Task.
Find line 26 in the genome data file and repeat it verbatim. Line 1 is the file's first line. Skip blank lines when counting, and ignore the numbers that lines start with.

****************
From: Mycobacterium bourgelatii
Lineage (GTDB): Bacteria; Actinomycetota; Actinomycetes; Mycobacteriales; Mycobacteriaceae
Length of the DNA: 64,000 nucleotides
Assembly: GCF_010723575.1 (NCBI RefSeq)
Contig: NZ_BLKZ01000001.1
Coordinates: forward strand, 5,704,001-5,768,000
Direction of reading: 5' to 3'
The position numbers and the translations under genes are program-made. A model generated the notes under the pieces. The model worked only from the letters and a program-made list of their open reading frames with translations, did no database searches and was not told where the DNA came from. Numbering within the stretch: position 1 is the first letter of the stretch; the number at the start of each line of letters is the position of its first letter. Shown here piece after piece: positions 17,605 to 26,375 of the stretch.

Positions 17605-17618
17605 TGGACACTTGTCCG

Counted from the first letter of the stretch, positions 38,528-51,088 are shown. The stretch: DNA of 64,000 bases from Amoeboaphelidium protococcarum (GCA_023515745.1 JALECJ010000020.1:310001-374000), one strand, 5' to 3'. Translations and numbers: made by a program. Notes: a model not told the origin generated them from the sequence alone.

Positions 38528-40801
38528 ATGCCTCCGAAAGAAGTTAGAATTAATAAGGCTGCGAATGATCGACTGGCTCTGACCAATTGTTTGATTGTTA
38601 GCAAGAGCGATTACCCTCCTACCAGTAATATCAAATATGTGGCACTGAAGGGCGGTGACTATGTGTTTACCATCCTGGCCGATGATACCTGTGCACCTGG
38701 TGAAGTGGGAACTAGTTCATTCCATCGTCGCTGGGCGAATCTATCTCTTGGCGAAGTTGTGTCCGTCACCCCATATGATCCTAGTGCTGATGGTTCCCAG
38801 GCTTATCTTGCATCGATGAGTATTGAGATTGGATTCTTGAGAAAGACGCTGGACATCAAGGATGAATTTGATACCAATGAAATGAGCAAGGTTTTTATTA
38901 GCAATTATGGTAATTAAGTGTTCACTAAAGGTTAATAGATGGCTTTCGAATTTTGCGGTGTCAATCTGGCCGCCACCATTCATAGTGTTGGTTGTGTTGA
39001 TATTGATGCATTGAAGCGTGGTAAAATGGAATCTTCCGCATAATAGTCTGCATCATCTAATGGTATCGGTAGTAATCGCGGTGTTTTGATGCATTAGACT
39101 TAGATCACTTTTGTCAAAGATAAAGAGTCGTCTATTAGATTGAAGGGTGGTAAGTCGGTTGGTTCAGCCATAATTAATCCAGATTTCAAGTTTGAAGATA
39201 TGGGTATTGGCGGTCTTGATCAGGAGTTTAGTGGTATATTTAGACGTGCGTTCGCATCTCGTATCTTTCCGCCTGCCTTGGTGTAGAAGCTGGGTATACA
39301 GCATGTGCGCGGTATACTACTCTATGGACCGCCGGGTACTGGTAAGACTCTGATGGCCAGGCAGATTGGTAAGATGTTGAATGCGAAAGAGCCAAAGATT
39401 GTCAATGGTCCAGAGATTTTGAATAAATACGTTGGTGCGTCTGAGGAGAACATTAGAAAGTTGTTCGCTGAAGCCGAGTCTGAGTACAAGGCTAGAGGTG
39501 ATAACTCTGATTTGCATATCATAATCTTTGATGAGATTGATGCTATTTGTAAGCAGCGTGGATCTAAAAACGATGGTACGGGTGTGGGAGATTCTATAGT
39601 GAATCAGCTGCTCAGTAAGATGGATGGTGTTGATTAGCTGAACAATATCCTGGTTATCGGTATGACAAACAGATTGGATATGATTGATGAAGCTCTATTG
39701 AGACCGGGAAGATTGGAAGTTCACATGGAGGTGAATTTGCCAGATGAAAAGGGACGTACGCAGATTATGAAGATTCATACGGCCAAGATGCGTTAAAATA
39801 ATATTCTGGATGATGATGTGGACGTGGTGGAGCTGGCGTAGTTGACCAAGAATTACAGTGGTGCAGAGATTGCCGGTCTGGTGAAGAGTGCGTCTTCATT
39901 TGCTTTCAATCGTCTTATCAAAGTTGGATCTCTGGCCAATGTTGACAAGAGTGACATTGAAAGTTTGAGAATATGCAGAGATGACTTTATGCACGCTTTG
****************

39801 ATATTCTGGATGATGATGTGGACGTGGTGGAGCTGGCGTAGTTGACCAAGAATTACAGTGGTGCAGAGATTGCCGGTCTGGTGAAGAGTGCGTCTTCATT